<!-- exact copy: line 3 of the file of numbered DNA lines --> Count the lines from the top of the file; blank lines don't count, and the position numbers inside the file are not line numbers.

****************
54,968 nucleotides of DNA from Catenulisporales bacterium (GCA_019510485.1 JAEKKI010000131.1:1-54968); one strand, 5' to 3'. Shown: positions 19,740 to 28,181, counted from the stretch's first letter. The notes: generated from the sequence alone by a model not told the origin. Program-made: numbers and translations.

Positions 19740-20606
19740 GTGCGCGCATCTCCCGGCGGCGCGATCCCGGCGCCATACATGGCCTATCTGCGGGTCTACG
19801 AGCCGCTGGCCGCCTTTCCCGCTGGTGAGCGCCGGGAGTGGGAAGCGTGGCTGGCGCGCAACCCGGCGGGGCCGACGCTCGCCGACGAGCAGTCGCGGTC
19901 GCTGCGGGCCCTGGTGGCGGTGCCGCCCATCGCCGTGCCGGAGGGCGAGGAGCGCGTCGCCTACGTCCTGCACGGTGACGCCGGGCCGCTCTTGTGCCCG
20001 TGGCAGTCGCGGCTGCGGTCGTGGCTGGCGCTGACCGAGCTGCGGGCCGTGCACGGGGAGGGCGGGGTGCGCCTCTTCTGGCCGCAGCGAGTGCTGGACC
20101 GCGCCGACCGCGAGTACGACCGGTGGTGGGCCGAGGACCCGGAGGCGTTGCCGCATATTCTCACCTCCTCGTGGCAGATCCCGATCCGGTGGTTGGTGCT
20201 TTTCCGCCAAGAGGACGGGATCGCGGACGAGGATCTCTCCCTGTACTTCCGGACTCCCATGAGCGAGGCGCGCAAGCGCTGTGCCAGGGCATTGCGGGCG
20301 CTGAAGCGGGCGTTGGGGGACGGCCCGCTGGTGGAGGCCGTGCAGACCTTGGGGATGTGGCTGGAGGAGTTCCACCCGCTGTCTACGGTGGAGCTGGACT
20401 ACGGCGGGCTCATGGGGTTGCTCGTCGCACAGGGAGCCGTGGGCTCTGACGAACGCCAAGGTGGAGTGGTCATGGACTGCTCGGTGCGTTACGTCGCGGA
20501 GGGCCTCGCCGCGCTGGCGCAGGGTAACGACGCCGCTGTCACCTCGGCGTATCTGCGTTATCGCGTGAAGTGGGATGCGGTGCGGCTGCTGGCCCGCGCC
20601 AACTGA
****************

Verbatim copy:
19740 GTGCGCGCATCTCCCGGCGGCGCGATCCCGGCGCCATACATGGCCTATCTGCGGGTCTACG